Debate on global competitiveness

In the United Kingdom (UK) in particular, in recent months there has been much debate about competitiveness. Pay is just one aspect of this debate but it is part of a wider discussion on ensuring the governance environment in the UK does not prohibit competitiveness.

We are aware that there are a number of companies currently in the process of engaging with investors with a view to seeking approval in 2024 of arrangements outside the current range of typical market practice – either in terms of incentive opportunity levels or structure (for example, introducing ‘hybrid’ long-term incentive plans which combine awards of performance and restricted shares). The rationale of these companies is typically that such changes are necessary in order to successfully compete for talent against global / US peers.

It is clear that the market has not come to a settled view on this debate and this was the area where there was perhaps the widest range of perspectives and nuances of emphasis between the stakeholders we spoke to. Even those at the end of the spectrum most resistant to a change in market norms expressed sympathy with the issues that truly global companies have in recruitment and retention – though emphasising that the number of these is limited. Others stated that, while they might previously have approached significant market atypical changes with caution, they are open-minded and would determine whether to support specific proposals on a case by case basis, taking into account discussions with the company and accompanying rationale, which must clearly make the case for why such changes are appropriate and necessary in the particular circumstances.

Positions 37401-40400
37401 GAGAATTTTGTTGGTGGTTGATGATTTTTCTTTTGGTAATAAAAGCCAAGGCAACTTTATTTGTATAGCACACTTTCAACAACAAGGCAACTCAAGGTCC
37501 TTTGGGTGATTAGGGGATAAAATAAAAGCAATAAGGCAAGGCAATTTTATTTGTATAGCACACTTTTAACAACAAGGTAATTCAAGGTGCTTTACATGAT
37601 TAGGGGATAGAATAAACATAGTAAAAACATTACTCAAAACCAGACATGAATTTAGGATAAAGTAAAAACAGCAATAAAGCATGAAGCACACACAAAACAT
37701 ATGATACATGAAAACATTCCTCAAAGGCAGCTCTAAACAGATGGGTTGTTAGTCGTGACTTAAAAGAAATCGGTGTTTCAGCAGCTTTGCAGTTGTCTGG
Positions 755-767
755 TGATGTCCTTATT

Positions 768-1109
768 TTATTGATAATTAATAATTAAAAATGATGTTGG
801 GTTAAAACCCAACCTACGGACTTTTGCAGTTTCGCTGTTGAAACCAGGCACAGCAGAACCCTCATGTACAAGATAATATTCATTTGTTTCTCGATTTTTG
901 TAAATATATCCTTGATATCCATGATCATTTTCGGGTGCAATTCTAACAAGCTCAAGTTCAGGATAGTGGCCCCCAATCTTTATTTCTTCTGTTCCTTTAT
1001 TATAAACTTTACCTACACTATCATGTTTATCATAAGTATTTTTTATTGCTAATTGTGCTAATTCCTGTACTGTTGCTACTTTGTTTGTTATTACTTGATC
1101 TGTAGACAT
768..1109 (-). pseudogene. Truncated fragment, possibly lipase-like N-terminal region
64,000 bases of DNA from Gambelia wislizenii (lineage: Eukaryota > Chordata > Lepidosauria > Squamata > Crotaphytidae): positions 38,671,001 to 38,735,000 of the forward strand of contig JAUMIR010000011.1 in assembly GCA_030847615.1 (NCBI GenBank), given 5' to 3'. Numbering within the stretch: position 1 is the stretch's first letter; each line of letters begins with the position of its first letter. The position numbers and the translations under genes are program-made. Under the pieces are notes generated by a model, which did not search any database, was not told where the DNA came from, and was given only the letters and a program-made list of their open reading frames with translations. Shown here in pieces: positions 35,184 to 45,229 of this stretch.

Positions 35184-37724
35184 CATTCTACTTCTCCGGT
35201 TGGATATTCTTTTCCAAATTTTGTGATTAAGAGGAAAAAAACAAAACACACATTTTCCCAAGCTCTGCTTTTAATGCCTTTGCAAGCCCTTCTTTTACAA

There was generally more openness to companies making proposals on structure such as hybrid LTIs but more cynicism about proposals to significantly increase levels and these are likely to continue to be subject to considerable scrutiny.


Going into the 2024 season, it may be the case that at the margin there may be some movement towards a broader range of executive incentive structures. However, the fundamentals of clear and transparent disclosure around any decisions taken and persuasive rationale for any proposals in the company’s specific circumstances remain vital to gaining shareholder support. Investors have a range of nuanced perspectives and knowing the views of, and thoughtfully engaging with, your company’s specific shareholder base continues to be a critical part of the decision making process for Remuneration Committees.

We will be monitoring outcomes as we move into the forthcoming AGM season to understand direction of travel on topical voting issues and will provide updates in due course.

If you have any questions or would like to discuss the implications of any of the above on your executive compensation decisions, please contact Richard Belfield or Alex Little.


Senior Director, Executive Compensation & Board Advisory

Senior Director, European Executive Compensation & Board Advisory Practice Leader